Sugar, a crystalline substance used primarily as a sweetener in food and beverages, is derived chiefly from sugarcane and sugar beet. Being the most common form of carbohydrate, it usually refers to sucrose, a disaccharide composed of glucose and fructose, and is found naturally in most fruits and vegetables. Commercially, it is available in a range of types including granulated, powdered, and brown sugar, each having specific culinary applications. The extraction and processing of sugar date back to ancient India, and its production has become an essential industry globally. Although providing a quickly available source of energy, excessive consumption of sugar has been linked to various health issues, including obesity, diabetes, and tooth decay, leading to the increased use of alternative sweeteners.
CAL / 100G
Sugar FAQ
When it comes to cooking with sugar, there's more to it than simply sweetening your food. One of the most common areas where people go wrong with sugar is in burning it. Sugar caramelizes at a relatively low temperature, so it's easy to go from sweet and flavorful to bitter and burnt in no time. Adding it too early to a dish can cause other ingredients to burn, so it's best saved for later stages of cooking. Getting the most out of sugar involves understanding the different types and their uses. For example, caster sugar dissolves rapidly, making it ideal for drinks and fine baking, whilst brown sugar adds fantastic flavor to baked goods and savory sauces due to its molasses content. Raw sugar, with its large crystals, creates delightful crunch on muffin tops and cookies. An interesting kitchen hack: If you don't have icing sugar at home, you can make your own by processing granulated sugar in a blender until it's a fine powder.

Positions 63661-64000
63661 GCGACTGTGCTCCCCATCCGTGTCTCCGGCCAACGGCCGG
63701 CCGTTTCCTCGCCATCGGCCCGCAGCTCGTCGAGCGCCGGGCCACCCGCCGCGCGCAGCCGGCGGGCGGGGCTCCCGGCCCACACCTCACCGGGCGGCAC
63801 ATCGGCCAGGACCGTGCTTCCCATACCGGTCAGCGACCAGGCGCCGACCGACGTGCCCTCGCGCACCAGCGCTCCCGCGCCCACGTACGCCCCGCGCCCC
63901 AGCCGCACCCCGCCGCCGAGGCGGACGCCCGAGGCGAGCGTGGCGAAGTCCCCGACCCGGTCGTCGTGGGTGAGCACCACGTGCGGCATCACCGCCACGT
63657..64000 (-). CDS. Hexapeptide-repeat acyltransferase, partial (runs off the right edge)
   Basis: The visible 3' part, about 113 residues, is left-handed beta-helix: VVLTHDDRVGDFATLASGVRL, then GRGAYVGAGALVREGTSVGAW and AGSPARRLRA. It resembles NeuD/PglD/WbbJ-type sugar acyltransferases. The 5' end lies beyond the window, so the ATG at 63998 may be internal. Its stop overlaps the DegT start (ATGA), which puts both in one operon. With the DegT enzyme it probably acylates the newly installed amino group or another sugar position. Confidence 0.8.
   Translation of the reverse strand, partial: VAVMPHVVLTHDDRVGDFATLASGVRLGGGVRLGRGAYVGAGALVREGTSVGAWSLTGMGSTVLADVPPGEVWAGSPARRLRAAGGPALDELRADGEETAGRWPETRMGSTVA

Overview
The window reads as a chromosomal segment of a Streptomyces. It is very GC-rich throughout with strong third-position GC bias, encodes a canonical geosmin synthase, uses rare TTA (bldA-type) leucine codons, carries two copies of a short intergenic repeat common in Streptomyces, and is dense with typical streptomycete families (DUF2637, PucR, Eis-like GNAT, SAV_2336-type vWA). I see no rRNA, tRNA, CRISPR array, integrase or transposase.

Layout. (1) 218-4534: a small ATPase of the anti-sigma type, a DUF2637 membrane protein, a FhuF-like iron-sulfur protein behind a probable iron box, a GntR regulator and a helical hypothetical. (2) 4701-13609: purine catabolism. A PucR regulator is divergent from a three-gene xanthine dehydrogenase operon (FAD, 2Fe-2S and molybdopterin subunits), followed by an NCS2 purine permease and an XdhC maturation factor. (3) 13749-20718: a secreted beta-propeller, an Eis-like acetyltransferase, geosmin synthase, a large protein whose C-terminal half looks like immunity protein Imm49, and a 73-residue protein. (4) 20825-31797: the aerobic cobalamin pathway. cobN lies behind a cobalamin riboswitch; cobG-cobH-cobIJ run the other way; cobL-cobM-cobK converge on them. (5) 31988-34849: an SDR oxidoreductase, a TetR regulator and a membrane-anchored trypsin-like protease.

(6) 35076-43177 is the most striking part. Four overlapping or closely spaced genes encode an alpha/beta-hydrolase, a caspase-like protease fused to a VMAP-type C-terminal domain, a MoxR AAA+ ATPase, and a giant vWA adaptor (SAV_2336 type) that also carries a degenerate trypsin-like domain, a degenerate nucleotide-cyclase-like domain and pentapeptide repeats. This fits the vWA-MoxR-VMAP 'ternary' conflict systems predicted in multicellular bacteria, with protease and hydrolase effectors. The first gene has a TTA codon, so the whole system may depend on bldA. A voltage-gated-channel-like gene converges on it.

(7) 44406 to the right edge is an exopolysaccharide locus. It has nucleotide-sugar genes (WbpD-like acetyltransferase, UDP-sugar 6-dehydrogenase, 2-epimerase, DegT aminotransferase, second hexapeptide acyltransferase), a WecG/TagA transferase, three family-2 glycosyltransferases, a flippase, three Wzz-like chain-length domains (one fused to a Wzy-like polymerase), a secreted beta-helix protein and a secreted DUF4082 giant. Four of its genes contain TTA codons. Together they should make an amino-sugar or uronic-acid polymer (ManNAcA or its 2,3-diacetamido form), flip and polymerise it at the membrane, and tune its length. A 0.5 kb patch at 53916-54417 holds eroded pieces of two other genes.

Why is my homemade caramel sauce grainy?
What's the difference between white sugar and raw sugar?
Can I substitute brown sugar for white sugar in a recipe?
Why does my sugar harden after storing and how can I soften it?
Why are my cookies spreading too much?
Can I cut sugar from my baking recipes?
Is caster sugar the same as granulated sugar?
What can I use if I don't have powdered sugar for frosting?
Why did my sugar syrup crystallize?
What's the difference between muscovado, demerara, and turbinado sugar?
Expiration & Storage Tips
When does sugar expire?
Sugar, when unopened and stored in a cool, dry place, can essentially remain safe and usable indefinitely. It has an indefinite shelf life due to its inability to support growth of bacteria or molds. However, it might harden over time if it absorbs moisture. Once opened, it remains good to use as long as it doesn't show signs of contamination, such as bugs or mold. It's safe to use well beyond the expiration date printed on the package. Freezing isn't a common storage practice for sugar because it doesn't have a biological breakdown over time like proteins or fats do.
How do you tell if sugar is bad?
While sugar itself doesn't turn bad, it can become contaminated with bugs or mold. So, be sure to check for any abnormal spots or shades, noticeable odors, or foreign objects in your sugar. Sugar also tends to harden or clump together when it absorbs moisture. Although clumped sugar isn't harmful, it can be a nuisance in cooking as it doesn't blend easily.
Tips for storing sugar to extend shelf life
• Keep your sugar in a cool, dry place to avoid moisture absorption. • Store it in an airtight container to prevent it from hardening. • If it does harden, you can place a damp paper towel or slice of bread in the container for a few hours to soften it. Remove the paper towel or bread once sugar softens to avoid molding. • Avoid using wet utensils when scooping out the sugar to prevent it from clumping together. • Occasionally check your sugar for any signs of contamination, such as bugs or mold.
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